Has anybody ever used the HDF5 API to store some biological data (genotypes...). I know about this kind of reference (BioHDF...) but I'm looking for some source code I could browse to understand how I can access data faster.
PS: hum, I'm a new user. I'm not allowed to add the following tags: storage database hdf5 source code
In the GeneTrack software we have used HDF to store values for each genomic base. Its main advantage over other storage systems was that it was able to return consecutive values with minimal overhead.
For example it is extremely fast (ms) in retrieving say 100,000 consecutive values starting with a certain index.We used the Python bindings to HDF. An added advantage of these bindings is that they will return the data back as numpy arrays (very fast numerical operations).
Here is the relevant code that deals with HDF only: hdf.py
The HDF schema is set up in a different module, but in the end it simply something like:
class MySchema( IsDescription ):
Stores a triplet of float values for each index.
ix = IntCol ( pos=1 ) # index
wx = FloatCol( pos=2 ) # values on the W (forward) strand
cx = FloatCol( pos=3 ) # value on the C (reverse) strand
ax = FloatCol( pos=4 ) # weighted value on the combined W + C strands
What I do have is a netCDF-3 based Java application that I could show you.
NetCDF-3 is basically the same idea as HDF, but quite more limited as it cannot do compound datatypes among other limitations.
I have been talking with the BioHDF guys and from what they tell me, their work will be centered around a number of command-line APIs, written in C, that will address some areas of usage which for now do not seem to overlap.
I have been talking with them to see if we can achieve an API for saving genotype data. Don't know yet where that will lead me.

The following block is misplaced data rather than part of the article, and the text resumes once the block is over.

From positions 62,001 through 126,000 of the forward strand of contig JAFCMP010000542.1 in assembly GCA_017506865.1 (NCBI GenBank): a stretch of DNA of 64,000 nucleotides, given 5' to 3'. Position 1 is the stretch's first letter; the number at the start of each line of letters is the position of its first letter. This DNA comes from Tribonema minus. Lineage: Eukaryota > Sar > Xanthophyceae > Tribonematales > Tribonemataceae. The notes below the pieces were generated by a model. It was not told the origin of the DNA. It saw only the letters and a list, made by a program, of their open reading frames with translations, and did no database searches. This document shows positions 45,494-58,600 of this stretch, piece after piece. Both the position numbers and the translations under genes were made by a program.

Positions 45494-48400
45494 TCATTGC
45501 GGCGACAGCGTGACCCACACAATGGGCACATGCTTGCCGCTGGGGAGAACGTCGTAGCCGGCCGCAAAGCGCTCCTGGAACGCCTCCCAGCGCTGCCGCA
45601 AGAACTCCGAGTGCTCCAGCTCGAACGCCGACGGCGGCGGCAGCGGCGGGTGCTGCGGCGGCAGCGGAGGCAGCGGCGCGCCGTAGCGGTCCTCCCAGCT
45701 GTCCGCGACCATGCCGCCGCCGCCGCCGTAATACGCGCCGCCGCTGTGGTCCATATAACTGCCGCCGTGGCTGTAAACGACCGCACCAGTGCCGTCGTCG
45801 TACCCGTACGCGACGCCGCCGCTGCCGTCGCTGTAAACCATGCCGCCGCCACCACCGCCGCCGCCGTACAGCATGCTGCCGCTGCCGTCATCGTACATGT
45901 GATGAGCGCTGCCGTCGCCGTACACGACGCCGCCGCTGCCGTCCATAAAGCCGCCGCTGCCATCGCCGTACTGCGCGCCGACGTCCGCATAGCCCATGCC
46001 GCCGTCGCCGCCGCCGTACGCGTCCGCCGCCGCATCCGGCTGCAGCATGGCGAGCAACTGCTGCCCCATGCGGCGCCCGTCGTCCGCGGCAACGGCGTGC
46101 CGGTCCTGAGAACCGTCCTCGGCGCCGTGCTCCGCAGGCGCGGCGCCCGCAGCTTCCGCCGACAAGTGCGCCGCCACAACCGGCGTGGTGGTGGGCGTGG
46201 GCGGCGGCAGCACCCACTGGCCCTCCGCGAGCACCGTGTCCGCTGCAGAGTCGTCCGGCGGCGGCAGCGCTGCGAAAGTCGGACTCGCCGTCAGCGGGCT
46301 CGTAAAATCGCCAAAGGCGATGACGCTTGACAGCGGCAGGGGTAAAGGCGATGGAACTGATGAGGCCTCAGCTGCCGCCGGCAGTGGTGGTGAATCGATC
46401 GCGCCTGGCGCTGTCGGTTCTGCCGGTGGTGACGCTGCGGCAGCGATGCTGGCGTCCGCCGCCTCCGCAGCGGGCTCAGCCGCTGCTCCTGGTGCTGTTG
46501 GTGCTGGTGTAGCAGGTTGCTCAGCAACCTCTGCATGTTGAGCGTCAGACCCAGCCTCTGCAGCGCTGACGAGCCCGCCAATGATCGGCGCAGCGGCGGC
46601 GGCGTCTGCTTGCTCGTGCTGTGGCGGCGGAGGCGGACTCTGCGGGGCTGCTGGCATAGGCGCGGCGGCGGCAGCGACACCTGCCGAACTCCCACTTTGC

If you are looking for something more versatile, you will probably have to delve in the official HDF5 C code ( http://www.hdfgroup.org/HDF5/Tutor/ ), which seems to be the only one that offers all the functionality and goodies of that impressive storage system.
There is also a Perl binding to HDF5: PDL::IO::HDF5
This requires the Perl Data Language (PDL) package. The way, data-structures can be handled, sub-ranges of data can be defined an data can be manipulated is actually very elegant in PDL such that computational code can profit from PDLs vectorized style of writing expressions.
I've been talking a bit with one of the devs behind BioHDF (being at UIUC, up the road from The HDF Group doesn't hurt). I believe a publication is on the way describing it along with some implementation details.
Unfortunately I don't have any example to shows you yet.
I don't know how to program in C/C++ so I have been looking at two hdf5 wrappers in python, PyTables and H5PY.
PyTables has a database-like approach in which HDF5 is used as a sort of hierarchical database, in which a column can be a table itself, allowing to store nested data. For example, you have a table called 'SNPs' with two columns, 'id' and 'genotypes'; the column 'genotypes' contains a nested table, with the columns 'individual' and 'genotype'; and so on.
H5Py is basically a re-implementation of numpy's arrays, so you can store and access arrays/matrixes as you would do with numpy (it is similar to arrays and matrixes in matlab, R, and any other language with this data type) and they are stored in an HDF5 file so the access is faster.
Our Genomedata system stores multiple tracks of 1-bp resolution genomic data in a HDF5 array. Documentation and full source code is available on that page. It has a Python (PyTables) interface for reading the data. For originally loading it into HDF5, we wrote a C loader for added speed.